Contact Me

Follow

Follow on Bloglovin
Powered by Blogger.

Google+ Followers

Follow by Email

Wednesday, September 10, 2014
Neverhome
By Laird Hunt

Published by Little, Brown and Co.
Release Date: September 9, 2014
Disclaimer: Received for review consideration via NetGalley
My Rating:  ★ ★ ★ ★

An extraordinary novel about a wife who disguises herself as a man and goes off to fight in the Civil War.

She calls herself Ash, but that's not her real name. She is a farmer's faithful wife, but she has left her husband to don the uniform of a Union soldier in the Civil War. Neverhome tells the harrowing story of Ash Thompson during the battle for the South. Through bloodshed and hysteria and heartbreak, she becomes a hero, a folk legend, a madwoman and a traitor to the American cause.

Laird Hunt's dazzling new novel throws a light on the adventurous women who chose to fight instead of stay behind. It is also a mystery story: why did Ash leave and her husband stay? Why can she not return? What will she have to go through to make it back home?


In gorgeous prose, Hunt's rebellious young heroine fights her way through history, and back home to her husband, and finally into our hearts.

Review: Women who disguise themselves as men in order to be soldiers is my genre kryptonite, so I was over the moon excited to start this book. I immediately loved the contrast between the protagonist’s stoic, matter of fact tone and the battlefield horrors she was describing. This story is made all the more powerful by its understatement. I also was delighted by the dialect and idiosyncratic turns of phrase used, an effort to replicate the common speech of this time period.


     Constance Thomas or “Gallant” Ash is character with many layers and some secrets as well. A sharp shooter raised by her mother to never “turn her cheek” to wrongs done to her, she makes a very successful soldier.  What led her to join the Union Army is subtly explored, as is the effect this experience has on her. I appreciate writing that gets its point across through nuance without having to spell things out, as so many books these tend to do. The many facets of Ash and her filtered view of other characters makes for a fascinating read.

  I do wish the narrative had room to provide a clearer sense of who Bartholomew, Ash’s husband is. The briefness of the novel provides few opportunities for characters besides Ash herself to achieve any real depth. It is her story and hers alone, but what a story it is.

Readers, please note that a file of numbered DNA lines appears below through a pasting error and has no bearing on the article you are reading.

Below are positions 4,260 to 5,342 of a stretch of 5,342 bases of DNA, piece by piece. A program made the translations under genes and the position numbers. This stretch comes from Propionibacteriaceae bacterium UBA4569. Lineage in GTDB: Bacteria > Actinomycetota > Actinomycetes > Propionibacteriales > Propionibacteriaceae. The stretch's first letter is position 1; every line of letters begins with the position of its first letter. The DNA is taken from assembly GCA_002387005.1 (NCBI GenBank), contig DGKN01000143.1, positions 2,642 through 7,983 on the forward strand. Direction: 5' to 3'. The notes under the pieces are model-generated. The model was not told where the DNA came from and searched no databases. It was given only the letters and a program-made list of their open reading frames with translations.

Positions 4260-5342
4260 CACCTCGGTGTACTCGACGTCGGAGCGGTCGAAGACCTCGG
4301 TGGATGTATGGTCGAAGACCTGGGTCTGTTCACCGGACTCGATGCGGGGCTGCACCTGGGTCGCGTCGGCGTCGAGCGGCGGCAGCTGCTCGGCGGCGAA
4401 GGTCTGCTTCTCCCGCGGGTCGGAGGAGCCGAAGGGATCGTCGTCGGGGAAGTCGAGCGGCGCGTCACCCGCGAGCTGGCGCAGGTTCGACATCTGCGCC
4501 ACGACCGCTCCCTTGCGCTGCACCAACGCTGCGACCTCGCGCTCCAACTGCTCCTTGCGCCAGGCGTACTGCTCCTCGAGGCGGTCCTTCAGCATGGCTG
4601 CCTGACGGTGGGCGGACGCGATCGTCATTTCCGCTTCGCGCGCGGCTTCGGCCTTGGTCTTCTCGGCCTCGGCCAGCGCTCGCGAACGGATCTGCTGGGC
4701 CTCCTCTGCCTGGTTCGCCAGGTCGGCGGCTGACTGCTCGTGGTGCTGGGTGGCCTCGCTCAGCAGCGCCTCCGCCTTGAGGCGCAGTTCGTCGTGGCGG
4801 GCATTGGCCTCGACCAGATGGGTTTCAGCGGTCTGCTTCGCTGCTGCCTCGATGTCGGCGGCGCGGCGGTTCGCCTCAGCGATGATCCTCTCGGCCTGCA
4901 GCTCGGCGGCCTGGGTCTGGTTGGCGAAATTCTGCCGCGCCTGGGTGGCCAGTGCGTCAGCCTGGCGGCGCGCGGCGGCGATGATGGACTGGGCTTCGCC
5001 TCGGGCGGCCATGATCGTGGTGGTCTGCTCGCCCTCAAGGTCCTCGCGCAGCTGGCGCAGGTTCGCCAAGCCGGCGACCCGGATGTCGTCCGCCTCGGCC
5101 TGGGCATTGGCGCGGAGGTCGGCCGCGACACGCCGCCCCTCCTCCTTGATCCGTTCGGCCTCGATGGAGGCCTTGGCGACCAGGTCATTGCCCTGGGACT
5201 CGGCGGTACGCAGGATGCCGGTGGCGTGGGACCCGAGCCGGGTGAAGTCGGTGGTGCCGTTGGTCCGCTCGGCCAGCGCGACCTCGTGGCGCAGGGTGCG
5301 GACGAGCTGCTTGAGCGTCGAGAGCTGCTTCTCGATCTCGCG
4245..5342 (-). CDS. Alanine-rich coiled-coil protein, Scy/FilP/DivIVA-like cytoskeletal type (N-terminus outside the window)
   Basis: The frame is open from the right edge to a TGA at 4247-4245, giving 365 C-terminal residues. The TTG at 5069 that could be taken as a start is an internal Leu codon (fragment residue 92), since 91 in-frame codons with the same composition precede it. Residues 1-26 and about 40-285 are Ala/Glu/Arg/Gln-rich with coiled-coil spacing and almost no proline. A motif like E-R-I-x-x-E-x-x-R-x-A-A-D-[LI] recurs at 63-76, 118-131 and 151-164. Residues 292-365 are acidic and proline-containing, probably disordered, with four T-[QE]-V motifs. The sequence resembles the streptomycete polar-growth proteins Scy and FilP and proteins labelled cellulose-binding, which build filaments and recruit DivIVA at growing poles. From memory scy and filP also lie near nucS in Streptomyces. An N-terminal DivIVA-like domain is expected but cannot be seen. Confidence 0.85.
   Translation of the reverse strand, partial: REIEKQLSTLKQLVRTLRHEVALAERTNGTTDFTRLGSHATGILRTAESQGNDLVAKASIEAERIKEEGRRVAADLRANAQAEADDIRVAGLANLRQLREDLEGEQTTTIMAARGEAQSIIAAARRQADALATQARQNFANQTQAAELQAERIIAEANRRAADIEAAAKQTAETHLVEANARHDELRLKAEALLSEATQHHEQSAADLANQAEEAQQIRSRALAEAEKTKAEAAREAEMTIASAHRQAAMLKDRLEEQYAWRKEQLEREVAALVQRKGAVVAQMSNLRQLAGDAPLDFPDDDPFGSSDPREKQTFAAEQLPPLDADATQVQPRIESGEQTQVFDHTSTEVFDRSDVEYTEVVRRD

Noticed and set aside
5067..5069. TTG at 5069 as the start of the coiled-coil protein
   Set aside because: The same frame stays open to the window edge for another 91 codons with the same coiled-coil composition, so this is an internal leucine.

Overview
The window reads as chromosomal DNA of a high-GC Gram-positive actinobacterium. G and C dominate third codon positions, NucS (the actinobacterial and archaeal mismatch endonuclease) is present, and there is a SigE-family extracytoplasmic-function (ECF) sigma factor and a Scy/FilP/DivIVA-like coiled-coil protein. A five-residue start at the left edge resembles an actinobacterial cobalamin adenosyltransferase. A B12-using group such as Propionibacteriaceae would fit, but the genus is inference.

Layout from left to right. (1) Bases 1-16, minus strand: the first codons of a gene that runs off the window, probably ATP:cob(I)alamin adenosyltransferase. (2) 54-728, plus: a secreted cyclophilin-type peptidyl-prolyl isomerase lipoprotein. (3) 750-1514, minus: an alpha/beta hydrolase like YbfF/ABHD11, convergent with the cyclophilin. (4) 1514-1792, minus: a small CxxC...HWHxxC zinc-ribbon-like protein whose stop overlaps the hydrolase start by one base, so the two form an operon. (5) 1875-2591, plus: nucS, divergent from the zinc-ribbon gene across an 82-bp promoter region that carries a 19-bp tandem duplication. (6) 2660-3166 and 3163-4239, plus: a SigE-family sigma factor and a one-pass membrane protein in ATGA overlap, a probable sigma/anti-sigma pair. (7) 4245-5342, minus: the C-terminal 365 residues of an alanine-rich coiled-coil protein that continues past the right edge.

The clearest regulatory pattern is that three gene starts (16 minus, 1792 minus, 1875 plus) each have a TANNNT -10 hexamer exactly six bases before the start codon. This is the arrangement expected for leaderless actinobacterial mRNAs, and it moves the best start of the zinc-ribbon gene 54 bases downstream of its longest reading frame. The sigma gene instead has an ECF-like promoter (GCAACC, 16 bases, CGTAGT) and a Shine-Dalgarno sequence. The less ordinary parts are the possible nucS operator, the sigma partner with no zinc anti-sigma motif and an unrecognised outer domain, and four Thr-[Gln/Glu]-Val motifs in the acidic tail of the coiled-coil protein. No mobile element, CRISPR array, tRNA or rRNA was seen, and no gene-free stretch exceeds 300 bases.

0 comments:

Wednesday, September 10, 2014

Review: Neverhome by Laird Hunt

Neverhome
By Laird Hunt

Published by Little, Brown and Co.
Release Date: September 9, 2014
Disclaimer: Received for review consideration via NetGalley
My Rating:  ★ ★ ★ ★

An extraordinary novel about a wife who disguises herself as a man and goes off to fight in the Civil War.

She calls herself Ash, but that's not her real name. She is a farmer's faithful wife, but she has left her husband to don the uniform of a Union soldier in the Civil War. Neverhome tells the harrowing story of Ash Thompson during the battle for the South. Through bloodshed and hysteria and heartbreak, she becomes a hero, a folk legend, a madwoman and a traitor to the American cause.

Laird Hunt's dazzling new novel throws a light on the adventurous women who chose to fight instead of stay behind. It is also a mystery story: why did Ash leave and her husband stay? Why can she not return? What will she have to go through to make it back home?


In gorgeous prose, Hunt's rebellious young heroine fights her way through history, and back home to her husband, and finally into our hearts.

Review: Women who disguise themselves as men in order to be soldiers is my genre kryptonite, so I was over the moon excited to start this book. I immediately loved the contrast between the protagonist’s stoic, matter of fact tone and the battlefield horrors she was describing. This story is made all the more powerful by its understatement. I also was delighted by the dialect and idiosyncratic turns of phrase used, an effort to replicate the common speech of this time period.


     Constance Thomas or “Gallant” Ash is character with many layers and some secrets as well. A sharp shooter raised by her mother to never “turn her cheek” to wrongs done to her, she makes a very successful soldier.  What led her to join the Union Army is subtly explored, as is the effect this experience has on her. I appreciate writing that gets its point across through nuance without having to spell things out, as so many books these tend to do. The many facets of Ash and her filtered view of other characters makes for a fascinating read.

  I do wish the narrative had room to provide a clearer sense of who Bartholomew, Ash’s husband is. The briefness of the novel provides few opportunities for characters besides Ash herself to achieve any real depth. It is her story and hers alone, but what a story it is.

No comments:

Post a Comment

Thank you, comments are appreciated :)